Halloween has its roots in an ancient Celtic festival called Samhain, celebrating the end of summer. The night marking the change of season from summer to winter, the beginning of the Celtic New Year, was supposedly filled with magic. On this day, ghosts and demons were free to roam the earth, so villagers would wear ghastly costumes to fool the spirits and make food offerings to the dead.

These pagan celebrations were adapted by the Catholic church as All Souls Day and All Saints Day. The night before All Saints Day would be called “All Hallows Eve,” then “Hallowe’en.” In the 19th century, Irish immigrants brought renewed interested in Hallowe’en to the United States, with masquerades, house-to-house visits, and the jack o’ lantern, based on a myth about a soul trapped on earth who was given the burning embers of hell to light his way.

But it was the Victorians who homogenized diverse Halloween traditions in middle-class England and America. For them, it became a genteel holiday about romance, parlour games, and child’s play. Even ghost stories were softened into tales of passion, as members of high society competed to one-up each other with their Halloween parties.

The late 1800s also marked the beginning of the “golden era” of postcards, which were the text messaging or social media of the day—people sent these cheap greetings for any reason, particularly holidays. This trend lasted until around 1918.

Turn-of-the-century Halloween postcards featured cute, fat jack o’ lanterns topped with equally adorable chubby-cheeked children. Black cats, which used to be burned at Christian festivals for being “witches familiars,” were also cuddly icons of these cards, while the witches were often depicted as very pretty ladies bringing messages of love.

The most beautiful and most collected Halloween postcards were published by John O. Winsch of New York between the years of 1911 and 1915. Winsch used heavy, rich inks and embossing on his cards, and sent them to Germany to be printed. Some appeared in sets of six, but most came in sets of four. Some of these postcards had booklets attached, and still others had die-cuts. Thanks to the Payne-Aldrich Act, which increased the tariff on imported cards, Winsch cards were two for a nickel, while cards printed in America only cost a penny.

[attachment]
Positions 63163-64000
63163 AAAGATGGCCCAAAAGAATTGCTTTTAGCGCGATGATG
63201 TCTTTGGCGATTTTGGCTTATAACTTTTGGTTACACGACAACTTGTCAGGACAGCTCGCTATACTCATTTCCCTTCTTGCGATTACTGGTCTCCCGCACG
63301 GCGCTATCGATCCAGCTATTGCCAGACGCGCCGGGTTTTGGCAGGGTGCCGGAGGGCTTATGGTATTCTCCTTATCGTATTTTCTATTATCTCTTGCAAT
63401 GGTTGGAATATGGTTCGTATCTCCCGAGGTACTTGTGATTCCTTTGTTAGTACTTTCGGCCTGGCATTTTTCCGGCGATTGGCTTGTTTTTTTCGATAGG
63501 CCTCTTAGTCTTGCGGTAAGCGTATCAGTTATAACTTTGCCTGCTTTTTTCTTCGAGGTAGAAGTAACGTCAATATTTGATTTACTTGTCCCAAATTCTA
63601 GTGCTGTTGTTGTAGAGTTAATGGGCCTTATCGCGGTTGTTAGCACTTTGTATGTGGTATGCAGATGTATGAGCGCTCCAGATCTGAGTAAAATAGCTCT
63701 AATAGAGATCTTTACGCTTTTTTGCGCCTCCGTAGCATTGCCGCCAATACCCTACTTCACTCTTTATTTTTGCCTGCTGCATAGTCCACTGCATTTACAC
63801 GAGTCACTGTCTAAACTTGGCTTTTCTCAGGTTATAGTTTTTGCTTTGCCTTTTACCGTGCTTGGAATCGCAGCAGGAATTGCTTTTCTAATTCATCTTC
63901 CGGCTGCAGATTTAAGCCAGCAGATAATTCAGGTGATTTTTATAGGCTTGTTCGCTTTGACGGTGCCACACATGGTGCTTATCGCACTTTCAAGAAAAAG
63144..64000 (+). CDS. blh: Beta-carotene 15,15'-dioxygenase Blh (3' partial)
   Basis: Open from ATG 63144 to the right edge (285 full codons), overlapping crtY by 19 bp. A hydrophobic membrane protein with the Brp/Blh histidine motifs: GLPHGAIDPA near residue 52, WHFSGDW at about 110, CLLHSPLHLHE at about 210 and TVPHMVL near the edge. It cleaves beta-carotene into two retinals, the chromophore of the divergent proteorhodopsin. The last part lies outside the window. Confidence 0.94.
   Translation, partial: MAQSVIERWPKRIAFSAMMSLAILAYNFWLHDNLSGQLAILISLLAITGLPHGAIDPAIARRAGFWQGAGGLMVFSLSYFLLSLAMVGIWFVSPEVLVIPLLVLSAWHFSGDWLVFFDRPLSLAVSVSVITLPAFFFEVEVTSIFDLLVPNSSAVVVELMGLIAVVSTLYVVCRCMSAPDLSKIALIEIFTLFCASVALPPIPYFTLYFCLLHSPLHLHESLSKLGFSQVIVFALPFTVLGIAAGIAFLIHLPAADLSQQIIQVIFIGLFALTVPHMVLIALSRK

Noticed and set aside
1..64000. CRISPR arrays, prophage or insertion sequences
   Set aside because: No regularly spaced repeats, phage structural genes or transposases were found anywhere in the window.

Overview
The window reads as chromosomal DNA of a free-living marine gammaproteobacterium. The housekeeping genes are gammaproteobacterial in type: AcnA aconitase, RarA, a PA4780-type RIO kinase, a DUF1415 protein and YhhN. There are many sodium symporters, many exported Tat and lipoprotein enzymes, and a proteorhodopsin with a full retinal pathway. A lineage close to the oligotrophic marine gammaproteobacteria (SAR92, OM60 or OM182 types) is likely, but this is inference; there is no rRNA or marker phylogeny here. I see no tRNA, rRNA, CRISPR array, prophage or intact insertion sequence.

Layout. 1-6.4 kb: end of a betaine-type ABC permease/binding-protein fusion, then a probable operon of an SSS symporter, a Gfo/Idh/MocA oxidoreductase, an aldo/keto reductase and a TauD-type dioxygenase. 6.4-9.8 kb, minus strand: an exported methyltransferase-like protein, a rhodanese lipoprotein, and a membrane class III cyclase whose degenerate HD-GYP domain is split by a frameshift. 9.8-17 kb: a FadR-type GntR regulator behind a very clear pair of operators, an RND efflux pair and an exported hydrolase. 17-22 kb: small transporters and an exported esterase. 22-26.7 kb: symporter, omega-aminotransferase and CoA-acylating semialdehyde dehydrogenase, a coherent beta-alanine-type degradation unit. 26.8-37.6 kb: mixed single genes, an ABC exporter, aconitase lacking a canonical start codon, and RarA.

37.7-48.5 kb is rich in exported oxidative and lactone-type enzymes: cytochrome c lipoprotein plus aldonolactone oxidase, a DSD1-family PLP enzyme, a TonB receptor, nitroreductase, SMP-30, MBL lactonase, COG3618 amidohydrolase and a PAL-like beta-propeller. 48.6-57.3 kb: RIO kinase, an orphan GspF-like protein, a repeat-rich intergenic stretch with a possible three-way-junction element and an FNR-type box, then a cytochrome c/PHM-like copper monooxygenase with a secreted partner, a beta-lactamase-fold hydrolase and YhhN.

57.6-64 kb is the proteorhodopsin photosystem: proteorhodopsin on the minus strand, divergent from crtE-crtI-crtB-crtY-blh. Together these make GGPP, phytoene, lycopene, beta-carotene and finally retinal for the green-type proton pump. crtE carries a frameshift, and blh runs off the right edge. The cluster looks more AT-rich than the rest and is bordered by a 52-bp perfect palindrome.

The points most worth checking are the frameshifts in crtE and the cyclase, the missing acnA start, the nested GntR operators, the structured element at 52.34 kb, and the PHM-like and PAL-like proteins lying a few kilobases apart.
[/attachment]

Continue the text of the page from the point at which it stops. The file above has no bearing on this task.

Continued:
The most collected Winsch “Hallowe’en” postcards were the artist-signed postcards designed by American artist Samuel L. Schmucker, who painted beautiful women in lush, bright colors, signing some of his artwork with the monogram “SLS.”...

The Edwardian romanticism is obvious in the accompanying verses. Winsch cards might say things like, "On Halloween, take the seeds from a Pumpkin, place them in front of the sofa in the form of a cross – then the Witches won't bother you. That's a hard name to call ma and pa but they were young themselves once and won't mind it." Or, "On Halloween, Goblins have been known to fly away with Fair Maidens. Therefore 'tis best to have some one hold you and tightly, too, -- because Goblins are strong."

One particularly popular superstition for romantic Halloween cards shows a young woman looking into a mirror at the stroke of midnight to see the face of her true love, using the light of a jack o’ lantern. At times, she is pictured looking into a hand mirror at a larger mirror over her shoulder, and other times, she is looking directly into the larger mirror, as the specter of her future husband hovers over her shoulder.

Jason Frexias, meanwhile, produced holiday cards for Winsch with round-faced toddlers with starfish hands. Because Frexias did not copyright his work, his images would be copied. An illustration of a child originally perched on a jack o’lantern would be lifted and placed on an Easter egg or a heart for a Valentine’s Day card. These knockoff illustrations, which Frexias was not paid for, lack the detail of the original. It’s particularly obvious with European holiday cards that pirated Frexias designs, where you can see the child still holding the lid of a jack o’lantern, while sitting on a flaming Valentine heart.

Ellen H. Clapsaddle, one of the most prolific American postcard artists of the era, produced some of the most collectible Halloween cards today for Raphael Tuck and Sons, International Art Publishing Company, and Wolf Publishing Company, a subsidiary of Inter-Art that Clapsaddle launched herself. Her style is distinct, particularly her illustrations of children.

H.B. Griggs is another highly collectible holiday postcard artist, although so little is known about Griggs it is unclear whether the illustrator was a man or woman. Griggs, using the signature H.B.G., published almost exclusively for Leubrie and Elkus of New York.